Study to investigate steel industry decarbonisation13 February 2020

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Scientists at Leeds University and Sheffield University have secured funding to investigate ways the UK steel industry can be decarbonised within 30 years.

An interdisciplinary team has won £1.26m from the Centre for Research into Energy Demand Solutions (CREDS), which is funded by UK Research and Innovation, to develop approaches that blend technology and policy with the aim of eliminating the industry’s dependence on fossil fuels.

CREDS director Professor Nick Eyre says: “Decarbonising the UK energy system is a major national challenge for the coming decades, nowhere more so than in major industrial processes. I am therefore delighted that colleagues from Leeds and Sheffield are joining CREDS to research steel industry decarbonisation.”

According to figures from the World Steel Association, on average for 2018, 1.85 tonnes of CO2 were emitted for every tonne of steel produced.

Professor William Gale, an energy expert at Leeds and the project’s principal investigator, adds: “The reality is the steel industry in the UK has to decarbonise, but this has to be done sensitively otherwise there is a risk the industry will relocate to where the rules on carbon are more lax.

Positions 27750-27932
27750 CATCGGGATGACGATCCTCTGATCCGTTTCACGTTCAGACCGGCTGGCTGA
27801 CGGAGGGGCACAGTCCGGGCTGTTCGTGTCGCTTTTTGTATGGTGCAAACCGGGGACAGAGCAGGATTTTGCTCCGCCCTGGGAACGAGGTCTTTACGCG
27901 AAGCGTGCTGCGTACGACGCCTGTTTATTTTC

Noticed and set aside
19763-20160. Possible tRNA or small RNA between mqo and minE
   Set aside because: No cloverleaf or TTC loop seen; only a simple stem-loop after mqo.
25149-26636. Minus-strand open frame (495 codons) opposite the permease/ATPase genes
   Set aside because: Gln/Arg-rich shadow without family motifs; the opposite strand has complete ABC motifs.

“Our challenge is to bring about real change without eroding the wafer-thin margins on which the industry operates. Steel is an important material so we can’t just stop manufacturing it. This project will bring together a range of experts: from scientists and engineers involved in researching alternative methods of production or ways to recover it from scrap – to policy and business experts analysing the policy initiatives and incentives needed for this change.”

Gale continues: “Our research will investigate a range of emerging technologies and solutions. We will look at whether there is a way you can integrate a number of different approaches. We will delve into the costs and timescales and develop a very detailed, fully-costed ‘route map’ of technologies and policies which will enable industry to make this vital transformation without it being saddled with unrealistic costs.”

The research will also aim to help the government achieve its Clean Growth Strategy, a commitment made in 2017 to grow and develop the UK economy at the same time as reducing greenhouse gas emissions.

More information on the project can be found on the CREDS website.

Adam Offord

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